Anniversary tours come thick and fast. Can it really be 30 years since the JAMC’s debut Psychocandy? Evidently so. This band’s early, short, chaotic, feedback soaked gigs are a thing of legend. It feels utterly wrong for them to play their incendiary album in full, in order, like a museum piece. But that’s what they’re here to do tonight.
For most fans, they never topped their debut, but the first part of tonight’s show is there to remind us that they produced plenty of other fine material. The band did move on from the Phil Spector meets the Velvet Underground noise (more recently adopted by Glasvegas) that they specialised in, to a more classic rock sound. But they never lost that chunky, mesmerising melodic edge, which was fully evident tonight. They open with the glorious April Skies and it’s clear that, with improvements in technology, the band have never sounded better.
The next number, the supremely catchy Head On, was such an influence on Black Francis that many Pixies fans think he wrote it. Then there’s the wonderful Some Candy Talking, followed by the title track of Psychocandy (which was dropped from the album) and a show stopping Reverence, all white light flashing, with its ‘I wanna die like Jesus Christ’ refrain. It’s so good that it might have been better saved for the encore, if this band did encores. Upside Down finishes the half hour ‘hits’ set and they leave the stage, only to return two minutes later.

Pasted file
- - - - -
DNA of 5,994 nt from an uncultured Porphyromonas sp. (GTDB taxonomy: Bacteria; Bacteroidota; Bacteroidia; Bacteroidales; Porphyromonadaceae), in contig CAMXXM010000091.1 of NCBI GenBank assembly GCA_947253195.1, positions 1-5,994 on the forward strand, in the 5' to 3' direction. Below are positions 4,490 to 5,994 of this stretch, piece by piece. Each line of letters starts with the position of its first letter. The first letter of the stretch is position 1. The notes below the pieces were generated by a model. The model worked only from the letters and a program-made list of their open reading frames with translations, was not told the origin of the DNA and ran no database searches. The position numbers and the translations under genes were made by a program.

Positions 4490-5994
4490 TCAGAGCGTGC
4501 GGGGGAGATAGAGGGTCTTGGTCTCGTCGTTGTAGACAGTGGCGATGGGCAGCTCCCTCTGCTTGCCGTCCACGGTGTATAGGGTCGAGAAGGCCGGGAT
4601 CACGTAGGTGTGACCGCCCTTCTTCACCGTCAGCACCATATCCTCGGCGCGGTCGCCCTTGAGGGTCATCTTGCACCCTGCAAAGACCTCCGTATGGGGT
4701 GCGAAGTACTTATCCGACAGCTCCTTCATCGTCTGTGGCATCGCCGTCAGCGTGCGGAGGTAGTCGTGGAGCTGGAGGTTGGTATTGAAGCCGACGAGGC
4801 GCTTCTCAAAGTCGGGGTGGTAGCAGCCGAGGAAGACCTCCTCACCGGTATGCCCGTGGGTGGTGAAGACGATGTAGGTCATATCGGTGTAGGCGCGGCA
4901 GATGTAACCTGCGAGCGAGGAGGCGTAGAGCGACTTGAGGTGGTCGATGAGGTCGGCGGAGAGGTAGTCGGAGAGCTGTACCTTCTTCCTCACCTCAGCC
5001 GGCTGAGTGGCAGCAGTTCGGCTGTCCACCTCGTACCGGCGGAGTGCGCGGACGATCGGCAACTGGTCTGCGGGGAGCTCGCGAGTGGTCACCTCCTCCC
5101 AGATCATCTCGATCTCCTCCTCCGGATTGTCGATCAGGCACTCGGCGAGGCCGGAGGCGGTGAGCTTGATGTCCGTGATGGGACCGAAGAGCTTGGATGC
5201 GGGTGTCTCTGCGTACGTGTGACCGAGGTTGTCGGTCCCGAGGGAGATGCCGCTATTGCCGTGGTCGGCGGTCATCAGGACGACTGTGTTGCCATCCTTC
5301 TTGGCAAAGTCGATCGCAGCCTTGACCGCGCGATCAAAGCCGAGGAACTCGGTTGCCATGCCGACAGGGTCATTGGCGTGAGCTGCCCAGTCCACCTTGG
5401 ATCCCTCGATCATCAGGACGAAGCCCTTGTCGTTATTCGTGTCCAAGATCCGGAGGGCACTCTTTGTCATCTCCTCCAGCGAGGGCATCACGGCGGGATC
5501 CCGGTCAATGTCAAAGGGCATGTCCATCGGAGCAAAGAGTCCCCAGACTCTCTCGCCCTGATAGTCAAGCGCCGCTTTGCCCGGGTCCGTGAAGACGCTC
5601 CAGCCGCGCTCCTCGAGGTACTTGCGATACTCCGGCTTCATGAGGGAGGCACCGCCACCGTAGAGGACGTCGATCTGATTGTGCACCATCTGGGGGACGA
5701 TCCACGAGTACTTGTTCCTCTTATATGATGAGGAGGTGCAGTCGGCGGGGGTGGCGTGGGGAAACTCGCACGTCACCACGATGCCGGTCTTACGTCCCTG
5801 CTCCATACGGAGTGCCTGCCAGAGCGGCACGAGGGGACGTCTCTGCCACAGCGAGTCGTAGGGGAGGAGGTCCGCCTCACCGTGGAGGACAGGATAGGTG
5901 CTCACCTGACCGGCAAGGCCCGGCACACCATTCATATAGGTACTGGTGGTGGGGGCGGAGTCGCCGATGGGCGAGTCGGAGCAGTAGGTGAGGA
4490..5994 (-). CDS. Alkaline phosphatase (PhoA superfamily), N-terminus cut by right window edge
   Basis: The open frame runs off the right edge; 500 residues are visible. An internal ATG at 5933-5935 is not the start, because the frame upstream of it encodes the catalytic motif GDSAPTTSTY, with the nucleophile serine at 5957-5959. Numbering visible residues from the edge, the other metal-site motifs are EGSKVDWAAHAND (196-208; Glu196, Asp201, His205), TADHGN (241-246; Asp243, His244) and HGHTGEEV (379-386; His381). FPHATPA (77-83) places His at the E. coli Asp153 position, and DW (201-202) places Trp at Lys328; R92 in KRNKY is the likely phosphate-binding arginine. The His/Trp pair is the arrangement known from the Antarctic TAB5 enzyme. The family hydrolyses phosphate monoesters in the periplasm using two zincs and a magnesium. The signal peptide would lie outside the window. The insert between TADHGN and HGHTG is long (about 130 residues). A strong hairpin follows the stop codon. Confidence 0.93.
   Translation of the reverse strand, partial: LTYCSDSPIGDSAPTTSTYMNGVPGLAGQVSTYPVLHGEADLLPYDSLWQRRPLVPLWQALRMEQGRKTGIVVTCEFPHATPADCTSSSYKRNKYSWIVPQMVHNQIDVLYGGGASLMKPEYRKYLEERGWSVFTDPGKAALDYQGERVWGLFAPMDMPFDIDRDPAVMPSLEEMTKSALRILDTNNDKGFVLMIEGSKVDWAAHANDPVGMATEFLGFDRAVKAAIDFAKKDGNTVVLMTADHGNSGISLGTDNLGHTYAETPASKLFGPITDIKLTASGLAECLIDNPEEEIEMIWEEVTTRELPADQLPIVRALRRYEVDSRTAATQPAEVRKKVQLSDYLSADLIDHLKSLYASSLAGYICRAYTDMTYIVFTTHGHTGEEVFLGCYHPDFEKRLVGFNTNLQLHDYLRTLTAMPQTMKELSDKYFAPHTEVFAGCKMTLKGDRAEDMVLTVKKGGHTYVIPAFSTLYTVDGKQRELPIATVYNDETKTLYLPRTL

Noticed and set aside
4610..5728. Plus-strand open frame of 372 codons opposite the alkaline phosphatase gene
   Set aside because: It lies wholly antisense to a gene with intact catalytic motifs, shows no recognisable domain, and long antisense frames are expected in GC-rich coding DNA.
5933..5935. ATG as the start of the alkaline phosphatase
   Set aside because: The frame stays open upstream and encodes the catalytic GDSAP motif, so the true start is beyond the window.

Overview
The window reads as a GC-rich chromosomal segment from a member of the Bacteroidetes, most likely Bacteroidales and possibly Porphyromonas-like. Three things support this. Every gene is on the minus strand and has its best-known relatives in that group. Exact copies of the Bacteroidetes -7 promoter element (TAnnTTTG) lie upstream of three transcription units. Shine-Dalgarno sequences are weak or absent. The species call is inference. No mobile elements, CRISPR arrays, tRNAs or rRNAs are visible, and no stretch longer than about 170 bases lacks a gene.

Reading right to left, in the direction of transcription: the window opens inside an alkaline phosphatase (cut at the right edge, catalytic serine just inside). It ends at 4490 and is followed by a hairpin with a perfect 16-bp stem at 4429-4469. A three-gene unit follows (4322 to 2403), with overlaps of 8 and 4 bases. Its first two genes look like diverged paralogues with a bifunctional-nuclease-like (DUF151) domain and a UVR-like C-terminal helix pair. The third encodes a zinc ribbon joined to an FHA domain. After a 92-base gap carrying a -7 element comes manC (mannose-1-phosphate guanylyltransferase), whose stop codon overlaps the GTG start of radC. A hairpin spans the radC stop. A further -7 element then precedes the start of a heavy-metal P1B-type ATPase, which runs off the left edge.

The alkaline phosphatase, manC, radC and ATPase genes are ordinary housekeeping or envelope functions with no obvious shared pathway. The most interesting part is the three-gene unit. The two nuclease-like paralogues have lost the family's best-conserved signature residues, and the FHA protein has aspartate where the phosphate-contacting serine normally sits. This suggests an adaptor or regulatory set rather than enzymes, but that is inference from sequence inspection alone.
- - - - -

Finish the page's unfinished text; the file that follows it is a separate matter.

The drum sounds of Be My Baby heralds the opening of Just Like Honey. The crowd go crazy for the band’s first album, which is performed in full, in order, without any introductions, until the end, when Jim Reid says that he hopes we enjoyed the show and this is the last number.
And it’s fine. Great, in fact. The strobes and smoke make the stage very atmospeheric. The album holds up well. In A Hole and Never Understand are particularly good. But there’s no suspense about what they’ll play next. The crowd’s excitement dissipates after a few numbers, only to revive towards the end with the terrific Trip Me Up. Psychocandy was what people had paid to see and it’s what they got, but, for my money, good though this evening was, a balanced set reflecting the band’s whole career would have been better, more exciting. Too much reverence, maybe.